As the world recoils at yet more terrorist attacks in England and elsewhere, there can be no doubt that war and the ravages it brings are part of Canada's fabric. The nation has not remained untouched by such tragedies in recent years — Canadian soldier Cpl. Nathan Cirillo, shot and killed by a lone gunman at the National War Memorial in October 2014 — six dead in an attack on a Quebec mosque in January of 2017.
That message is being broadcast loud and clear by Whistler Blackcomb (WB) as skiers and boarders mark the end of the season May 22 on what is traditionally known as Gaper Day. The urge to misbehave and act irresponsibly should be shelved, said officials at WB, because the risk of losing your summer mountain-bike pass or next winter's ski pass is too great. "It's all about moderation," said WB's Director of Mountain Operations Doug MacFarlane. "It's been a fantastic year.
The Whistler Centre for Sustainability is calling for volunteers to host five neighbourhood block parties to take place between June and September. And, thanks in part to the Community Fund for Canada's 150th, there is $500 available for equipment, supplies and food.
Muck Rack makes it simple to find people, tweets, or articles that mention any name, keyword, company, hashtag etc. We've compiled this guide to help you make the most of your search.
Selecting a term
Start searching tweets, articles from media outlets, articles mentioned in tweets, journalists'
names, titles and bios with some suggested searches:
Companies or Topics (e.g. iPhone, Microsoft)
Phrases (e.g. "cloud computing") — use quotes to keep the terms together
Twitter handles (e.g. @username) — returns those who have mentioned or replied to
Names (e.g. "David Pogue")
Hashtags (e.g. #sxsw, #london2012)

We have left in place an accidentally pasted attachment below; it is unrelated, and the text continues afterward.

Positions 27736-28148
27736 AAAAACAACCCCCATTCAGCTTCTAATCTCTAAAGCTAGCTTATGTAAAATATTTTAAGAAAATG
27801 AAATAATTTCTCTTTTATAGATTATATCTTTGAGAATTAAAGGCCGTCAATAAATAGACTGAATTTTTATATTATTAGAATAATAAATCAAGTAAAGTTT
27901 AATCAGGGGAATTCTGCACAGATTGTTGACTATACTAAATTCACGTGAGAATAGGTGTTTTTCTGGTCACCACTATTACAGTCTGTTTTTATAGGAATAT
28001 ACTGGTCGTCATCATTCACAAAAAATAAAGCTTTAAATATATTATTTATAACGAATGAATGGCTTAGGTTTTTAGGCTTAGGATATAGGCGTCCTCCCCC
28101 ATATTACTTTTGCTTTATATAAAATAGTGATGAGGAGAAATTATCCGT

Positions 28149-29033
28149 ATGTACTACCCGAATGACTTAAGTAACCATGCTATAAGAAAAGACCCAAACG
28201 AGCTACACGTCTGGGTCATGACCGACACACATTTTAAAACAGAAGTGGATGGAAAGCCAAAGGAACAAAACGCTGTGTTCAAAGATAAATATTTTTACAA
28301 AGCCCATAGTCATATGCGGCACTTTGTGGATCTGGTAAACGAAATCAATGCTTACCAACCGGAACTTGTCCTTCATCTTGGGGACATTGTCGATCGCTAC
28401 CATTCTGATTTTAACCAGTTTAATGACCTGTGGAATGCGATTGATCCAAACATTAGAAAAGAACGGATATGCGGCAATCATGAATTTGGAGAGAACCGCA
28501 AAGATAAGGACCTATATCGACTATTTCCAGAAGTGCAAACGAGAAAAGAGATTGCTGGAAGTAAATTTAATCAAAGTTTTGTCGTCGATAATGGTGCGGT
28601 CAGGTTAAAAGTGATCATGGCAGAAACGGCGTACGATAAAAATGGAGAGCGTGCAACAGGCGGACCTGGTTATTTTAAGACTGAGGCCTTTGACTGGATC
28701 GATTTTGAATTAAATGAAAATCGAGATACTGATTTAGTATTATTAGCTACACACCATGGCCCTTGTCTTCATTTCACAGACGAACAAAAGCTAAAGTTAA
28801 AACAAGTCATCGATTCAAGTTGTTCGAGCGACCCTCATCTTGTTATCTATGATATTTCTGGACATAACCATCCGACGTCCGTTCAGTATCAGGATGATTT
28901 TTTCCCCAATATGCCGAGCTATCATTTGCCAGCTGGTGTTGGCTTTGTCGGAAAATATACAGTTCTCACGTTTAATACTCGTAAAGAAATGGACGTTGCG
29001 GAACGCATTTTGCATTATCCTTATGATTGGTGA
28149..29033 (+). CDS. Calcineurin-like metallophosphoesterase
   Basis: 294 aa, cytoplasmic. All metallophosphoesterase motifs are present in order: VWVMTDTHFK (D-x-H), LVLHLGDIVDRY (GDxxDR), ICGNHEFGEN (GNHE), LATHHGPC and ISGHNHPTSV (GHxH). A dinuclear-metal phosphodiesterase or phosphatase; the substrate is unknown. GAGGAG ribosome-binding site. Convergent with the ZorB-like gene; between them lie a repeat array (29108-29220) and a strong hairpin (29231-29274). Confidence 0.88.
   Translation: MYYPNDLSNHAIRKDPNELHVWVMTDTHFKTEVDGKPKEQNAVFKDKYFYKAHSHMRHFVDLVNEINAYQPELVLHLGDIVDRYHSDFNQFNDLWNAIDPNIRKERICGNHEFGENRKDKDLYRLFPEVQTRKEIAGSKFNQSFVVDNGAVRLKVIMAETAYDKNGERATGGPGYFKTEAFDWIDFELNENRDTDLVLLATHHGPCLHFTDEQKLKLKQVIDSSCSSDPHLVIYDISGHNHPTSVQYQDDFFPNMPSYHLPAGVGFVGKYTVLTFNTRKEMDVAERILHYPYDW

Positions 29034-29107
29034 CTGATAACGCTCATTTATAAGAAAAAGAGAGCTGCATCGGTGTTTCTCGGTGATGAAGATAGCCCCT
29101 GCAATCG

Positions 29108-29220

Bio details (e.g. vegan, Olympics, father)
Muck Rack's Advanced Search allows for many boolean operators.
Find results that mention multiple specified terms, use AND or
+. For example, ensure each result contains both Elon Musk and Mark Zuckerberg by
searching Obama AND Romney or Obama + Romney.
Use the operators OR or , to broaden your search when you'd like either of
multiple terms to appear in results. (This is the default behavior of our search when no operators
are used.) For example, search for democrat OR republican to find results that refer to
Democrats and/or Republicans.
Use NOT or - to subtract results from your search. For
example, searching Disney will yield results about the Walt Disney Company as well as Walt Disney
World Resort. To exclude mentions of Disney World, search for Disney -World or Disney
When using one of these operators with a phrase, enclose it in quotation marks. For example, you can
find results about smartphones excluding Apple's iPhone 4S by searching smartphone -"iPhone
Exact case matching or punctuation
If you're searching for a brand name or keyword that relies on specific punctuation marks or capitalization, you can
find results that match your exact query by adding matchcase: before the keyword you're searching for, like matchcase:E*TRADE .
Use parentheses to separate multiple
boolean phrases. For example, to find journalists talking about having fun in Disney World or
Disneyland, search for ("disney world" OR disneyland) AND fun.
An asterisk can be used to search for any variation of a root word truncated by the asterisk. For example, searching for admin* will return results for administrator, administration, administer, administered, etc.
A near operator is an AND operator where you can control the distance between the words. You can vary the distance the near operation uses by adding a forward slash and number (between 0-99) such as strawberries NEAR/10 "whipped cream", which means the strawberries must exist within 10 words of "whipped cream".